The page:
To be asked to speak at the South Pembrokeshire Hunt Dinner was an honour enough in itself but to to spend the weekend in what is delightfully known as, Little England beyond Wales and have a day’s hunting with their Hounds was a real privilege. I  have often heard  people talk about this part of the world but never before been fortunate enough to visit.

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I arrived at Whitland Station on a Friday afternoon and was met by Hugh Harrison Allen who not only is Joint Master, but owns the hounds. A charming and most jovial chap whose family have had a very long involvement with these hounds which goes back many years. Within five minutes of alighting from the train, we were in the pub, and I was receiving my first briefing about my visit; where we would be hunting, the country, who would be at the dinner etc., etc, all of which was a considerable help.

South Pembrokeshire Hounds

South Pembrokeshire Hounds

It has to be said that although the vast majority of hunting people have a reputation for being friendly, the South Pembrokeshire would be very close to the top of the Premiership. Creselly where I was to stay, is where Hugh’s family have lived for many years, and from the moment I walked in the front door I was reminded of my old family home which was also littered with hunting pictures and memorabilia. Masks of foxes that had given long hunts over the years were in pride of place in the great respect that is held for the vulpine species.

Simon Jones moves off from the meet.

Simon Jones moves off from the meet.species.

 

After a cup of tea, six o’clock soon came and we were on our away down to the Creselly Arms where I had the pleasure of meeting not only the Huntsman, Simon Jones but a very large group of good solid hard working people. Undoubtedly, the Creselly Arms is the central hub of the local community and many of those who hunt, play an important part of that community. Despite the efforts made by certain politicians to extinguish us from society, exactly ten years ago that week, people power has a unique strength of its own and can make Governments look incredibly stupid.  When one is lucky enough to witness these people in their home surroundings, you realise just how genuine they are. Whilst, we have not seen repeal yet, the ill advised decision that particular Government took, made them look pretty brainless in my mind.

 

Huntsman Simon Jones with his Joint Masters and Hunt Supporters

Huntsman Simon Jones with his Joint Masters and Hunt Supporters

The next morning dawned cloudy but dry. It was the day of the Hunt Supporters Meet at Jeffryston Downs. The venue was just a simple lay-by on a junction of two roads. However a large crowd gathered and Pembrokeshire hospitality soon started to flow. Welsh cakes, sausages and port were handed round with nobody being left out. At 11.15 Simon Jones moved off. A busy day was enjoyed with hounds trying very hard on what was a difficult scenting day. Hounds and huntsman however never stopped trying all day and put up a very impressive performance. It was interesting to note that Simon is fortunate enough to be such a good practitioner on the hunting horn and uses it sensibly, which is important as in these wooded valleys the hounds need to know where the boss is.  Too much horn blowing and hounds become unsettled, too little and they lose contact and ultimately confidence.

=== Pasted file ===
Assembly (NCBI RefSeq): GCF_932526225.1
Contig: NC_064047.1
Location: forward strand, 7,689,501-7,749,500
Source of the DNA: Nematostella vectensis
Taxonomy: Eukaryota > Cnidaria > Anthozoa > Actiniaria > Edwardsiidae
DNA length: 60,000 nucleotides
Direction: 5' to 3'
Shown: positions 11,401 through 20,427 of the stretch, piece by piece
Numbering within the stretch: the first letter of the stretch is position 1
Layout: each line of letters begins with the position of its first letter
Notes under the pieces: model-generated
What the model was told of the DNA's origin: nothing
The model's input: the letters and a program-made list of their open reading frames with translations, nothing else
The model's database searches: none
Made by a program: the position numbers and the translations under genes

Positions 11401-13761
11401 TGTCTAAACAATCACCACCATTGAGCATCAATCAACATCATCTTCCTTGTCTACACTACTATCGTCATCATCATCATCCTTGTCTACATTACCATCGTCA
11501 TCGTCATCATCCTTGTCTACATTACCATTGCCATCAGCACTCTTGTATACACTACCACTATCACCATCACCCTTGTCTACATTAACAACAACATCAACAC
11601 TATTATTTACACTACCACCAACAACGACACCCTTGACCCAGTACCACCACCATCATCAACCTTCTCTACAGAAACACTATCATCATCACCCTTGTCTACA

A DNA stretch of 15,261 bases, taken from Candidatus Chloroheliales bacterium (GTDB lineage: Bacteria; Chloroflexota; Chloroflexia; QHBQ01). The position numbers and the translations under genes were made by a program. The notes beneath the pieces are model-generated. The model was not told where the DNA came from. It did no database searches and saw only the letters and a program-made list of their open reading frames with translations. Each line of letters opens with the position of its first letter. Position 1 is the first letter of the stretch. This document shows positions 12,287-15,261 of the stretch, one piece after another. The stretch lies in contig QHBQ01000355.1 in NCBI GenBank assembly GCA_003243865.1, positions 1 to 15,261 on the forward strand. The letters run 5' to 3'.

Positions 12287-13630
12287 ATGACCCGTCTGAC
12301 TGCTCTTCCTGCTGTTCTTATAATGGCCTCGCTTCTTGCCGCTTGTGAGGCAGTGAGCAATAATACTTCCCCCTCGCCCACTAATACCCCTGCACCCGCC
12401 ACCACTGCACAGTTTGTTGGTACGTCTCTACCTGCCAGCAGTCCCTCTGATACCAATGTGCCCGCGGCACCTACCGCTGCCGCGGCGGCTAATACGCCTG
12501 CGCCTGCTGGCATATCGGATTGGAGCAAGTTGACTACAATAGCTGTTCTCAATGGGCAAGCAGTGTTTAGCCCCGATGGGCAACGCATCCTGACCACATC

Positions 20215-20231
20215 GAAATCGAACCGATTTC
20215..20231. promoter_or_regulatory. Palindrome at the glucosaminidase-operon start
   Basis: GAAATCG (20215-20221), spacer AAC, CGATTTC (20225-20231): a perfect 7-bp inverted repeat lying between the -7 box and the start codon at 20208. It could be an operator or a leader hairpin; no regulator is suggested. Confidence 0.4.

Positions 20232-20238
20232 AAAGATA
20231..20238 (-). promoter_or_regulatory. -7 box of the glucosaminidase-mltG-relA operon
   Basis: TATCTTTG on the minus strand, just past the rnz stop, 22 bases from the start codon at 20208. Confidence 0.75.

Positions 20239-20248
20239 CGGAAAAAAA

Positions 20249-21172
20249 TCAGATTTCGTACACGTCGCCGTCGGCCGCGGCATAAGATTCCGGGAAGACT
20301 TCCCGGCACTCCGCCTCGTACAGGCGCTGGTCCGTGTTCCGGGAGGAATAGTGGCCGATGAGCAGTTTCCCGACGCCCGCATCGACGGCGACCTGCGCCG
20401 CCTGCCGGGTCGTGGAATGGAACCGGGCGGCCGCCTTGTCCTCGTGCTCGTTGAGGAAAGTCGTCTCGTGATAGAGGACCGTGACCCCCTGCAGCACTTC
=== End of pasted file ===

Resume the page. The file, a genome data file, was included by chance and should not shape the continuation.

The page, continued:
After a short rest and relaxation it was off to the Hunt Dinner at which the Hunt Supporters had most kindly asked me to speak. I cannot think why as there are many more experienced Speakers closer to home which they might have chosen, however it was a pleasure for me and the experience was something I much enjoyed. I didn’t hear too much snoring during the evening so that was a good sign!

11.00 the next morning found me back on my way to Lincolnshire. Travelling across country which had been very easy on the Friday, was a nightmare this time, taking approximately nine hours to get home. However, it did give me time to reflect on my visit to Little England beyond Wales. One I could not have enjoyed more and the inconvenience of train travel on the way home was only minor compared to the fun the trip had given me.   Further more, I believe I must have done something right as I have just received an invitation to judge their Puppy Show.  So back I will go in the summer with the greatest of pleasure.

 

James Barclay
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